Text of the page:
• Low sodium – Peanuts naturally contain high amounts of sodium that is harmful for your dog’s gut. So, if possible get the low-sodium ones.
  • Keep it real – There may be an artificial sweetener called xylitol or companies like to call it sugar alcohol or natural sweetener in the commercialized ones. Make sure you buy the ones without that.
  • Take a break – Do not feed peanuts regularly to the dog. Take a break of 3-4 days in between 2 sessions
  • No shells – The fibrous shells can make your buddy choke, especially the smaller ones.

Be ready to enjoy a ton of love in the form of licks after your dog licks off the bowl!

But make sure don’t you fall for the licks and end up feeding it more of it. Stick to the recommended quantities. More Peanutss ≠ More Love. More Peanuts = Allergies and nutrient deficiency

What can happen if your dog eats an unusual amount of Peanuts?

If your dog ate a lot of Peanuts while you were helping your mom with the dishes or trying to lose some weight on the treadmill or just thought of Popeye and ended up feeding more than recommended amount, keep an eye out for the following symptoms of an upset stomach. You should contact your vet right away if you see –

  • Gas
  • Constipation
  • Bloating
  • Diarrhea
  • Kidney or bladder stones

Which dogs should not eat peanuts?

There can be some dogs, not specific to any breed which can be more susceptible to stomach harm from peanuts. For them, peanuts should altogether be eliminated and other sources of proteins and vitamins should be looked at. The list includes –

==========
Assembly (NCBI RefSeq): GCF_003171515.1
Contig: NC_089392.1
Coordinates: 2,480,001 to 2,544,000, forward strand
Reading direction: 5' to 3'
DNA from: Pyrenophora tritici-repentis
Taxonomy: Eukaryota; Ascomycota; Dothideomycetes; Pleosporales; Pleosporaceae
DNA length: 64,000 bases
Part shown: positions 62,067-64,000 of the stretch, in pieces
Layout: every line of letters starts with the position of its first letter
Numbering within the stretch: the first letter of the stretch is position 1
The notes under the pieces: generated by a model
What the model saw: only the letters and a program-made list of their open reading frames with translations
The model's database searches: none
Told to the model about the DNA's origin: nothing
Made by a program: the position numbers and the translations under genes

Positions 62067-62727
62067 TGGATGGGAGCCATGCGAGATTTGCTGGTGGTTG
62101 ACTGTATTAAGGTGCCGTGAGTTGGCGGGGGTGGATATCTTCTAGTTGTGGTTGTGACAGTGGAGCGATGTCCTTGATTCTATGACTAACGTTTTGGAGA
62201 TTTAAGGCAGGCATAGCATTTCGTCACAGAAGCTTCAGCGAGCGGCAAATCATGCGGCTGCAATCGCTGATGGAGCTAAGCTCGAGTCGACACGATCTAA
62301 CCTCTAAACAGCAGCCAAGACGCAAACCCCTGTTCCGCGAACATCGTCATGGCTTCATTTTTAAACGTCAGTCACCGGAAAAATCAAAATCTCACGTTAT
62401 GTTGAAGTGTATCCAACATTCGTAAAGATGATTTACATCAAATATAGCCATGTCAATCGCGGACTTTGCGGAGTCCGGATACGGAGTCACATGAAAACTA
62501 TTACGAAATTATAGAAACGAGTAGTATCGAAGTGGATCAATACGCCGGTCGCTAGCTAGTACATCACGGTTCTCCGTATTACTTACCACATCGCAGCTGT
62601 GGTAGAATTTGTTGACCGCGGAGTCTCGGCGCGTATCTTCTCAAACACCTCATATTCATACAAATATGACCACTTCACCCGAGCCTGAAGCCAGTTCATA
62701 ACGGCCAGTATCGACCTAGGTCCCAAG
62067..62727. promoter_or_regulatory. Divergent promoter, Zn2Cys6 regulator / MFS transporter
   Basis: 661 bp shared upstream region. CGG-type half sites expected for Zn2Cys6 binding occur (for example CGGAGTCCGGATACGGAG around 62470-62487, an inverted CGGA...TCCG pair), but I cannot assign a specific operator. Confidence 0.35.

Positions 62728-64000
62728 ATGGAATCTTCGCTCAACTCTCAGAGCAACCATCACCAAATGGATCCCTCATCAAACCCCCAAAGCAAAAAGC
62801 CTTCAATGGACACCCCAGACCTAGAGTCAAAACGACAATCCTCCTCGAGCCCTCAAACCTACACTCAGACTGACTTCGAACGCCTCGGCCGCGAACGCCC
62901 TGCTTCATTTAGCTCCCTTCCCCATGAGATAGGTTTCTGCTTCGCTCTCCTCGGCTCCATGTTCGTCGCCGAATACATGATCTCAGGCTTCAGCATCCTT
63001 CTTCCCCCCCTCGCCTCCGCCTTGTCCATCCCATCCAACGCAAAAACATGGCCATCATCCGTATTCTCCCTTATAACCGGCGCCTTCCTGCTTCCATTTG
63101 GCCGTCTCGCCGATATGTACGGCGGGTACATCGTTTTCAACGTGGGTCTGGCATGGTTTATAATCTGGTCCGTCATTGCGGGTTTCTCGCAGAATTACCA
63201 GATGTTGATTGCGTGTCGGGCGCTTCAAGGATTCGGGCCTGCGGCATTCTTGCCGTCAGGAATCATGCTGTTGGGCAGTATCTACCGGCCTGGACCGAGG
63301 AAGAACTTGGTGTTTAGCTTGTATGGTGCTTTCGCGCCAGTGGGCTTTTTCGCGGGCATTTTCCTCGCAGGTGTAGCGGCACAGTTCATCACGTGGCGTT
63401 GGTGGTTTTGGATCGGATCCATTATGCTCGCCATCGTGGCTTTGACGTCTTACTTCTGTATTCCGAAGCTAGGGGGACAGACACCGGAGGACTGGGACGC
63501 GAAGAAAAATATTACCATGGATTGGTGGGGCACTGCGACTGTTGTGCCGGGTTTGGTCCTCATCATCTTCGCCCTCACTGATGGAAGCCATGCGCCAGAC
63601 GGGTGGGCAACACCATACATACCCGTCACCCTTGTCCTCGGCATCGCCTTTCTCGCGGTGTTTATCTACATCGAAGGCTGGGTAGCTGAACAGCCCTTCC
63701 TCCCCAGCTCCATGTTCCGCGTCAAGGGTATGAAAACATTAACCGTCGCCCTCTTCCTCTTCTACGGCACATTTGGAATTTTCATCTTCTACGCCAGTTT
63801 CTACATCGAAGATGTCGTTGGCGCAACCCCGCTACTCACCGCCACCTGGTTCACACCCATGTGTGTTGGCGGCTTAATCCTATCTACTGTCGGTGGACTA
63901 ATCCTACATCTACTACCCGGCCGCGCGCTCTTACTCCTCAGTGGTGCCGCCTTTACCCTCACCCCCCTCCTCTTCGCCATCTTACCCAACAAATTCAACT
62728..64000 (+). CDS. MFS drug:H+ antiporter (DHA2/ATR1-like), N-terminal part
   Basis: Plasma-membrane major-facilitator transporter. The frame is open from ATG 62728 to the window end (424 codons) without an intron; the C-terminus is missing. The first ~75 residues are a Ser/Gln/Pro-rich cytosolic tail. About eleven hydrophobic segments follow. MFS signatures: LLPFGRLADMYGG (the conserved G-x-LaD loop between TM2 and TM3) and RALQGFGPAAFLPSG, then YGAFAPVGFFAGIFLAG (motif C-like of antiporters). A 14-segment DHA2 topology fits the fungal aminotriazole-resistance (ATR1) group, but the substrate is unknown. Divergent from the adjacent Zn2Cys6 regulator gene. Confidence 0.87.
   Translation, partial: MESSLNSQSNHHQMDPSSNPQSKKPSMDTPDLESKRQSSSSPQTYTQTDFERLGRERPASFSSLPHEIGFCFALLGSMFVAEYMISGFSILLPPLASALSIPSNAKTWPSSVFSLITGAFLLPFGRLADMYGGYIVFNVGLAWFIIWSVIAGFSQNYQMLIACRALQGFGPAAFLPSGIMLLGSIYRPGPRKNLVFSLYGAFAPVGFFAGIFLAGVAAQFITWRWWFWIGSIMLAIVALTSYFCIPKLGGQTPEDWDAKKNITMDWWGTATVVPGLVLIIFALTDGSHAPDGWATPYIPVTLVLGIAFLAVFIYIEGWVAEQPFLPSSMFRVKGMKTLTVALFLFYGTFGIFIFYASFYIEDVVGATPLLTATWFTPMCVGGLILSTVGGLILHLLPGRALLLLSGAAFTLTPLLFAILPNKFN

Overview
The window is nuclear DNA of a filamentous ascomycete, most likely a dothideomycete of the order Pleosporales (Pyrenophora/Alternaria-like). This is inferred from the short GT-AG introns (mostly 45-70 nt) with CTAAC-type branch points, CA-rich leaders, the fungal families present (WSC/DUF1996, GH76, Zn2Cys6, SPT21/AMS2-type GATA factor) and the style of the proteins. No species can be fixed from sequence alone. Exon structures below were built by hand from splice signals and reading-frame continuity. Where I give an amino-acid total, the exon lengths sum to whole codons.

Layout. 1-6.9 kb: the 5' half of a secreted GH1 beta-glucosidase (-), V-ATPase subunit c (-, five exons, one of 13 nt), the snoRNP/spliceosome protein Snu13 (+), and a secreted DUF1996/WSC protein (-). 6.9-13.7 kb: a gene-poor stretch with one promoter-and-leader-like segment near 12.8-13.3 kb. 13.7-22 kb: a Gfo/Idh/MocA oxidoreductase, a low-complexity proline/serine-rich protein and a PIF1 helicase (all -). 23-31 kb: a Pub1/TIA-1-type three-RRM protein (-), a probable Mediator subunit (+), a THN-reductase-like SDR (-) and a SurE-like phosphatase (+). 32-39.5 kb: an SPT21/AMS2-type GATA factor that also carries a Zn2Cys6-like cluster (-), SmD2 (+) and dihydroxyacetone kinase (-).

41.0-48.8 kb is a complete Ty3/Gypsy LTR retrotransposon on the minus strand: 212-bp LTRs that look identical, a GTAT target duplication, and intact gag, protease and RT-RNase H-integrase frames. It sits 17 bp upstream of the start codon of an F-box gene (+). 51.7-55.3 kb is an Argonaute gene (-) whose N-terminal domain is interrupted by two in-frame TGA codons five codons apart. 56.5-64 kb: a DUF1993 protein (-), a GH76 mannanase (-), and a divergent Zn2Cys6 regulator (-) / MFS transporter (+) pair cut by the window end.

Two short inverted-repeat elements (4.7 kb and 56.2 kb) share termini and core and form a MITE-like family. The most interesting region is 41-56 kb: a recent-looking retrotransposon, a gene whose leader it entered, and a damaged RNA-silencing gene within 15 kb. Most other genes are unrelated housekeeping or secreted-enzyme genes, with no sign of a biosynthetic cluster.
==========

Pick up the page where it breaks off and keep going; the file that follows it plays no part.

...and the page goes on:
• Dogs with Kidney problems – If your dog already has bladder or kidney problems and a propensity to develop stones then avoid it. Peanuts contain a lot of sodium which may worsen the condition
  • Specific diets – If your vet has recommended a specific diet for your pet for its training or growth purposes or just for basic health purposes then avoid it
  • Dogs with a higher weight – If your dog is susceptible to obesity or has already been gaining more than usual weight then you might want to avoid peanut butter as it is high in fats and can trigger obesity.

What Other Nuts Can Your Dog Eat?

Not all nuts are toxic, but some are just a little safer to eat. They don’t benefit from them nutritionally, but in case they’re whining for a snack, dogs can eat pistachios and cashews just fine. They still contain high volumes of fat, so they should only be consumed in small quantities. Also, always make sure they’re not salted or seasoned. Here is the list of all the dry fruits your dog should eat. 

Conclusion

A couple peanuts once in a while or a spoon of peanut butter to treat your dog for a good training session or good behavior is completely safe. More than safe, it actually comes with a lot of benefits that the dog’s body can extract. Just check for allergies or obesity symptoms before feeding and you’re good to go.

Happy Mood and Health to your Doggo and lots of Love and Licks to you!

Here at Spot Pet Insurance, we do our best to provide helpful dog info. We care deeply about your dog’s health and want to be with you every step of the way. For other helpful info about pets, check out our Spot Pet Insurance webpage! Here we provide you with educational materials that can help you with the best foods, toys, safety, and care tips for your dog. We also offer personalized pet insurance plan options to help keep your dog protected in case of unexpected accidents and illnesses.